Green Moves: Learning from the Danish experience

Poul E Kristensen, managing director of green building consultancy IEN Consultants Sdn Bhd, describes himself as a “Dane who has grown roots in Malaysia”. 

The 54 year-old mechanical and civil engineer set up IEN Consultants and was based in Copenhagen before moving to Kuala Lumpur in 1999 when he won a consultancy tender for the office building of the then Ministry of Energy, Communications and Multimedia (now Ministry of Energy, Green Technology and Water) office in Putrajaya. The ministry wanted the building to be a model for energy efficient (EE) structures.

IEN, or Independent Energy Network, Consultants was set up locally in 2006 with Malaysian partner C K Tang, although the duo have been working together since 2001. The company was also involved in developing Pusat Tenaga Malaysia’s (PTM) super GEO (green energy office) in Bangi, Selangor, and has since added projects in Singapore, Indonesia and the Philippines to its portfolio.

Kristensen has been interested in EE and green buildings for the last 35 years and he often cites his home country as an example of how countries can chart their way towards sustainability. “We used to have very, very cheap energy in Denmark but after the first energy crisis in Europe, some 35 years ago [following a threefold increase in oil prices], we changed from our 90% dependence on oil from the Middle East and started to use more coal and develop our own gas and oil resources in the North Sea between Denmark and England. We are now exporting more fuel than we use.”

Sundays in Denmark are car-free days, introduced to reduce energy consumption. Most of the buildings in Denmark are EE and by 2020, all buildings there will have to rely purely on renewable energy (RE) of their own production, says Kristensen.  
Window of opportunity

Malaysia can learn from the experience of other countries and map out its own EE and RE plan.

“It is imperative that a roadmap is drawn up based on the bigger picture of energy consumption,” Kristensen tells City & Country.  “The world has to change its energy habits drastically within the next 10 years. If our CO2 [carbon dioxide] emission increases exponentially, the issue is not whether we will have enough energy but the effects on the environment. We will have to deal with a changing world. For example, sea water levels will increase and the time may come when most of Bangladesh would be submerged, even parts of Singapore as well.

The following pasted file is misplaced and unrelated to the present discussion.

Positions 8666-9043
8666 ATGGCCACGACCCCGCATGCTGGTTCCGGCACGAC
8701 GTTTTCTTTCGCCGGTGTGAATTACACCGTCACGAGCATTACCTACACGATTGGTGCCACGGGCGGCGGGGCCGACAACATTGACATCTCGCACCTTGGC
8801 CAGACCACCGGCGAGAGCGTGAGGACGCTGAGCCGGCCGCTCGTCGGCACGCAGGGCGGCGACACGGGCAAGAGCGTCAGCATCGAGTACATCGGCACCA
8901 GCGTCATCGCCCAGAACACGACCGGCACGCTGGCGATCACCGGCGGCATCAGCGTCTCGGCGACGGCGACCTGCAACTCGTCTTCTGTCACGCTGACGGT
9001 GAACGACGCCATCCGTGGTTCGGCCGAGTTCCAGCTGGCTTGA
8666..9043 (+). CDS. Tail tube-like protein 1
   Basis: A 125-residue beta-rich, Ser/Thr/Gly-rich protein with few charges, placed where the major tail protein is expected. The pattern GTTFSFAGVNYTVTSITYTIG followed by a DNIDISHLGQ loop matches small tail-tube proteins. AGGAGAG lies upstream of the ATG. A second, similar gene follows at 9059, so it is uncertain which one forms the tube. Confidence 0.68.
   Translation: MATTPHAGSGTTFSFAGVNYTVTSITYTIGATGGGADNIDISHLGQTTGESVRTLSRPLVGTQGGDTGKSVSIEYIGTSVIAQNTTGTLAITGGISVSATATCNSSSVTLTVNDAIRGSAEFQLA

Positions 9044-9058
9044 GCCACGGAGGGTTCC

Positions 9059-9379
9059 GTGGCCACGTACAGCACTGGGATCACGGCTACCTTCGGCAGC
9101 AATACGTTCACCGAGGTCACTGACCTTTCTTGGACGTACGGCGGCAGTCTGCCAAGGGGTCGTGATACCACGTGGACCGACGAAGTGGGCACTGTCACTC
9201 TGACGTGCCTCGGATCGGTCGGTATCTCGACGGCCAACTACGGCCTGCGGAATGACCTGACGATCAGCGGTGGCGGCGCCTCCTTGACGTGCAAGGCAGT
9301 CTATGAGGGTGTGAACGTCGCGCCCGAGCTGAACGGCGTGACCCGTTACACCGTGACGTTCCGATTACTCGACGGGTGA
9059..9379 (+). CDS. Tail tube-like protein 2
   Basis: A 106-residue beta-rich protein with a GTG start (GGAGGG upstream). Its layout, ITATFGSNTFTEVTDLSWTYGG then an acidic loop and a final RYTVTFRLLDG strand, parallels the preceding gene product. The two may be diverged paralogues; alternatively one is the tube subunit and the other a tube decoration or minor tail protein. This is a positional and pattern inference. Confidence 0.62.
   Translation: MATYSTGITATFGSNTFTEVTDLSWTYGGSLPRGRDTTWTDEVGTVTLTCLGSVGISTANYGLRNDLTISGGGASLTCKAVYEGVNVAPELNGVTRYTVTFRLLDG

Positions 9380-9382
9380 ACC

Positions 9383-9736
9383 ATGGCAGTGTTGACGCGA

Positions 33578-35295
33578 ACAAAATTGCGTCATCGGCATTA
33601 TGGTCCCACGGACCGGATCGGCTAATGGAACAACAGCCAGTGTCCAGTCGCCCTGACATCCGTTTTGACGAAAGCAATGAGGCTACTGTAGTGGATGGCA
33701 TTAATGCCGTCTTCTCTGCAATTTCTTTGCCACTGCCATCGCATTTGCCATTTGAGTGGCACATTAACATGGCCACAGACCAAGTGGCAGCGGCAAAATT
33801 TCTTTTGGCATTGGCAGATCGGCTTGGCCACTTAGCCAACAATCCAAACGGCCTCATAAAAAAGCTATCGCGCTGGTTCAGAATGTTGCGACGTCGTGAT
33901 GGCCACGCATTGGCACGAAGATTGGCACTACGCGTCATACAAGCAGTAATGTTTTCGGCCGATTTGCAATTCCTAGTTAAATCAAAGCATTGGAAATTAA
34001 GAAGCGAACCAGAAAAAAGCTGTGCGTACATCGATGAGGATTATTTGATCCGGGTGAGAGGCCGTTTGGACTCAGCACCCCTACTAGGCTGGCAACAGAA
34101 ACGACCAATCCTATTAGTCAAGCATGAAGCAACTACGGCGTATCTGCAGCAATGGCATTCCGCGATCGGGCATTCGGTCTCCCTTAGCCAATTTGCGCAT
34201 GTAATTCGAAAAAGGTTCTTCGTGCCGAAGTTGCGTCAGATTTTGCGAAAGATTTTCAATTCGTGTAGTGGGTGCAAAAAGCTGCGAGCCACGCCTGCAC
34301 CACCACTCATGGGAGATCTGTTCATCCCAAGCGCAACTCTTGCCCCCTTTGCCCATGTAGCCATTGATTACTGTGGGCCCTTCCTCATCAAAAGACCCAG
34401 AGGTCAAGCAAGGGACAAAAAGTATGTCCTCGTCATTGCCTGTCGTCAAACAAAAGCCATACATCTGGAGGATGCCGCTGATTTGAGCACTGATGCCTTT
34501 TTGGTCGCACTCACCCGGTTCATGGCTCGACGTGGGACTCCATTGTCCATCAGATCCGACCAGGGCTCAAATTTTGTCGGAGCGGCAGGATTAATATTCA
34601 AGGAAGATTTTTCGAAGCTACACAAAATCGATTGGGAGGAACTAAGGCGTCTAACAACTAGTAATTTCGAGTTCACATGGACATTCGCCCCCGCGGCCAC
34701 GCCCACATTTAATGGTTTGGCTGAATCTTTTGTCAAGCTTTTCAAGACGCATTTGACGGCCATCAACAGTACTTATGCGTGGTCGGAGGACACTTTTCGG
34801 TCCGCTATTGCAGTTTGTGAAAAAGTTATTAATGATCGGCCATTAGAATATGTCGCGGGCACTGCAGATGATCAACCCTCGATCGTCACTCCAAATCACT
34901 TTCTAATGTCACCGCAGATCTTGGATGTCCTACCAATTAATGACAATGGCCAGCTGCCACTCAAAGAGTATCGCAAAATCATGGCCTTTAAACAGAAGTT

“This may not happen in my lifetime or yours, but definitely in your children or grandchildren’s lifetime. There is a fear that we may not be able to make the drastic change fast enough.”

Going green is not a passing fad. It is a functional requirement for sustainability. “If we do not go in that direction, it would seem like we do not care about ourselves and our future generation,” Kristensen adds.

He says the next 10 years are a window of opportunity for Malaysia to create new business opportunities and to be the leader in Southeast Asia in green technology. “Yes, it takes initiative and investments now, but it will pay off in the future,” he stresses.

Creating EE buildings and transport would be a good start. “By making buildings and transport more EE, we would have addressed 50% of the world’s CO2 emissions because buildings contribute 30% of them and transport 20%,” he says.

PTM’s GEO was initially built to be a zero-energy office (ZEO) to demonstrate how a building does not need fossil fuels.

“We almost got there [zero energy]. GEO uses only 20% energy compared to conventional buildings. We have learnt so much from the project that if we wanted to build a ZEO building now, we can do so,” he says. PTM’s GEO was the first building to be certified under Malaysia’s Green Building Index (GBI).

IEN Consultants was also involved in the recently completed 7-storey Energy Commission’s diamond building in Putrajaya. The diamond building is a low-energy office built eight years after PTM’s GEO.

Kristensen says it is a bigger challenge to make existing buildings EE and feels it is important to have EE lighting, cooling systems and equipment such as computers.

“It may cost 5% more to build a green building but I believe it can get cheaper. Double-glazed windows, for example, used to cost double the price of a normal window back in Denmark some time ago. Then 15 years ago, it was made compulsory for all buildings to have EE double-glazed windows with good insulation. Today, double-glazed windows cost the same as normal windows in Denmark,” he explains.

Kristensen, who was one of the speakers at the World Corporate Social Responsibility/Social Responsible Investment 2010 conference held in Kuala Lumpur on May 4 to 6, says IEN Consultants has been appointed as consultants for the new Kuala Lumpur International Airport low-cost terminal (KLIA LLCT), targeted to be the greenest airport terminal in the world.

This article appeared in City & Country, the property pullout of The Edge Malaysia, Issue 806, May 17-23, 2010.

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